Time to comment on e-tolling tariffs

15 October 2013

Phumla WilliamsThe tolling of the Gauteng Freeway Improvement Project (GFIP) is not just about building roads and paying for them; it is about investing in our future and building a better country. Last week’s gazetting of the e-toll regulations and the decision by the Supreme Court of Appeal (SCA) to dismiss the Opposition to Urban Tolling Alliance (Outa) against the SA National Road Agency Ltd (Sanral) has brought us a step closer to building a better country.

Importantly, the use of the courts and the respect accorded to court decisions demonstrates that we are a maturing democracy. The SCA ruling confirms that the decision to implement the e-tolling on Gauteng’s freeways is lawful and that all procedures including the public consultation process had been followed.

The government believes this latest development will now allow the people of Gauteng and South Africans in general to focus on the benefits we have already gained - and still stand to gain - from improvements to the freeways in the economic hub of Southern Africa.

The government has taken into consideration the concerns and adverse effects this might have on the poor; as a result the tariffs were revisited. This process has led to the reduction of e-toll tariffs in response to public comment; the poor have been taken care of through the exemption of public transport operators from paying toll fees; a monthly payment cap has been introduced, and a rebate system exists for transport companies.

Also, the Department of Transport anticipates that 82 per cent of road users (Class A2 or motor vehicle users) will pay a maximum of R100 per month in their day to day commuting if they are registered as e-tag users. Last week the Department published the proposed e-tolling tariffs in the Government Gazette and the public has 30 days to comment. The four sets of regulations published relate to the conditions of tolling, exemption from tolling, e-toll road signage, and e-toll specifications.

According to the Department of Transport spokesman Tiyani Rikhotso, “the Minister of Transport will consider the input before making a final determination on the tariffs that motorists will pay on the tolled road network”.

We call on the public to participate in this consultative process to ensure that their views are taken into account. The latest e-toll tariffs are up for comment and are a testament of a caring government; we have more than once reduced the toll tariffs since the first announcement in February 2011. The original tariff for the various classes of e-tag vehicles published in February 2011 was drastically cut after government heard the voice of the people during the public participation meetings.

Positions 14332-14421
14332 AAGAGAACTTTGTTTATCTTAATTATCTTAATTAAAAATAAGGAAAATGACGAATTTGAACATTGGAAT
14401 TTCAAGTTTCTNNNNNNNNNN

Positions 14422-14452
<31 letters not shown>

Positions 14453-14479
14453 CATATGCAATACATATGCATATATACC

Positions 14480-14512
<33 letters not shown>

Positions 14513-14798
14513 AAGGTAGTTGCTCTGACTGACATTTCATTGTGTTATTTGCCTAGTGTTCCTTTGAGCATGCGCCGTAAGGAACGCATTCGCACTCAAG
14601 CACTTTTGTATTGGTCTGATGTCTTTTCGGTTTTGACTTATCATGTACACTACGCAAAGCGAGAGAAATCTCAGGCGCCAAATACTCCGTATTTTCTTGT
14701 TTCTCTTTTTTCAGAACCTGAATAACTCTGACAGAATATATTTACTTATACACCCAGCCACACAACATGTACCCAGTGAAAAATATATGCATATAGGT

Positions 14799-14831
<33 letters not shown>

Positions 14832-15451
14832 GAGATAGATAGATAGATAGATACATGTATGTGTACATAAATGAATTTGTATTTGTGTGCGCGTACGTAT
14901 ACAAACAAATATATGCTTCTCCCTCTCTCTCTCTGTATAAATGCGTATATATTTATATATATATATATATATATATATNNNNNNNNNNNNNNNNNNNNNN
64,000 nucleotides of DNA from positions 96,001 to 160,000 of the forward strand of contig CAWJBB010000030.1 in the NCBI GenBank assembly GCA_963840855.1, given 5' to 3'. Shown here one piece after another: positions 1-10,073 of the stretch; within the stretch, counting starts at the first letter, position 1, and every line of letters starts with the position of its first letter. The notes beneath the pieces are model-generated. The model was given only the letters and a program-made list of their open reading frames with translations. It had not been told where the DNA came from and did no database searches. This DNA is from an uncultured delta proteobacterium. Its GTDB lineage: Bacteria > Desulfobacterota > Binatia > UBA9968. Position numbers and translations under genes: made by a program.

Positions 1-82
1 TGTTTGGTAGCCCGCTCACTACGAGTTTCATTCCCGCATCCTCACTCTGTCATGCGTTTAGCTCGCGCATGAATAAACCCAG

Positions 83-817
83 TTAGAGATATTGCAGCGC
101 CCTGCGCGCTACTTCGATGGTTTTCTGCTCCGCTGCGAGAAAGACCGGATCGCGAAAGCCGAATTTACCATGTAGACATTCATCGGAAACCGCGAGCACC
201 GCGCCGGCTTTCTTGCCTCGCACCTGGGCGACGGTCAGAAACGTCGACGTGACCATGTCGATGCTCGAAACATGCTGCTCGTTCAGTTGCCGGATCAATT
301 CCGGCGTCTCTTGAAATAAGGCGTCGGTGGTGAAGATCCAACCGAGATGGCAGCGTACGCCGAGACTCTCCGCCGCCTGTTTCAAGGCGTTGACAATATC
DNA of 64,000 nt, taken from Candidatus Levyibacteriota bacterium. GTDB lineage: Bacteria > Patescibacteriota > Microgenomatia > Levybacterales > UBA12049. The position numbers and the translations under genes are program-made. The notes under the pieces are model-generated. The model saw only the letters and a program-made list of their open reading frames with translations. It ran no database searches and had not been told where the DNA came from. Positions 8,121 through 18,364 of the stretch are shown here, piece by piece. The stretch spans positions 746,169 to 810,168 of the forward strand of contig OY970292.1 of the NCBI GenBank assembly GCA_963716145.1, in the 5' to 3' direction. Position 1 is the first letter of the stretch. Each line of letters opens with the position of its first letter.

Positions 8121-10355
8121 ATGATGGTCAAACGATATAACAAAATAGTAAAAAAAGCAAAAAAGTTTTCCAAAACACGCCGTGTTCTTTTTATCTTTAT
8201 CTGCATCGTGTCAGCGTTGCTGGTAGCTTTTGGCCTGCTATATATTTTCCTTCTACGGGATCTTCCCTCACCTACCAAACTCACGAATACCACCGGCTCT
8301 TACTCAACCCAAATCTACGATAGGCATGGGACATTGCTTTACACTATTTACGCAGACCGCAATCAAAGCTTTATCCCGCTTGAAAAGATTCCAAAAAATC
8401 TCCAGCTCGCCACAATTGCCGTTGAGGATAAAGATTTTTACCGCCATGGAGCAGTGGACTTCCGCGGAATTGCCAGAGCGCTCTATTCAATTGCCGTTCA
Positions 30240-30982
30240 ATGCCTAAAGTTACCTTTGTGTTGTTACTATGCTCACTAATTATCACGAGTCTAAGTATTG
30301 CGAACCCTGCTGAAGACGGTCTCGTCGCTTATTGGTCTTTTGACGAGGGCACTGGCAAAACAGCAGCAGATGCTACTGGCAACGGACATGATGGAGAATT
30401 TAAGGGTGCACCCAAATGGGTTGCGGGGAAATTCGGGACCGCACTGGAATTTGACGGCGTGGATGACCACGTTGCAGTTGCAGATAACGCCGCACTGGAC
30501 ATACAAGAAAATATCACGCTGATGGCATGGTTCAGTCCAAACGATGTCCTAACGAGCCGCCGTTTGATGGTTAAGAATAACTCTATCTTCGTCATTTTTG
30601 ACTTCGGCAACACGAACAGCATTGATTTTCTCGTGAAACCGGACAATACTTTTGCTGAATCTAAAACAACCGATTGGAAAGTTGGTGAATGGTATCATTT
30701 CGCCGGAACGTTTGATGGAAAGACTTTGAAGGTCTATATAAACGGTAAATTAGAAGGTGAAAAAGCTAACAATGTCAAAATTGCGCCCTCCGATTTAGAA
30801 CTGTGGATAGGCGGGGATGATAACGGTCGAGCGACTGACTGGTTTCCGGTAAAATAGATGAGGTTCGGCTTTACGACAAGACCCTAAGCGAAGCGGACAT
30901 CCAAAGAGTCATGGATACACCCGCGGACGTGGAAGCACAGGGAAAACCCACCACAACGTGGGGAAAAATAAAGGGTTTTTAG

The user-pay principle was adopted as government policy as stated in the White Paper on Transport in 1996 as it offered an equitable method for motorists to pay only for the section of road used. It ensures that South Africans who do not use the Gauteng freeway will not be expected to finance the construction or upgrading of the road. The argument that funding the roads through the e-tolling was “unreasonable” misses the point and it was dismissed by the Pretoria High Court which had earlier ruled:

“The premise of the unreasonableness argument is that funding by way of tolling is unreasonable because there are better funding alternatives available, particularly fuel levies. But that premise is fatally flawed. Sanral has to make its decision within the framework of Government policy.”

In moving forward we must be mindful that there needs to be a shared responsibility between Government and citizens to support, finance and develop the country’s infrastructure. The upgrades are already assisting in contributing to the economic development of the country. The main benefit of the GFIP is that it lowers the cost of motoring due to benefits derived from decreased congestion.

Over the years traffic congestion has steadily increased, with peak hours extending about 15 minutes every year. In addition, increased productivity from less time spent in the movement of goods and services has a direct impact on South Africa’s overall economic growth.

We hope that this latest development will not lead to a situation that compromises the level of South Africa’s economic growth and the standard of living of citizens, especially the poor and unemployed. We should heed Cabinet’s call when it says: “The e-tolling system is one aspect of the GFIP which has enhanced the movement of people and goods and will make the provincial and national economy more efficient into the future”.

The Cabinet has urged South Africans to work together to make the GFIP a success and to appreciate the remarkable growth of modern infrastructure in the country.

Phumla Williams is acting CEO of the Government Communication and Information System (GCIS)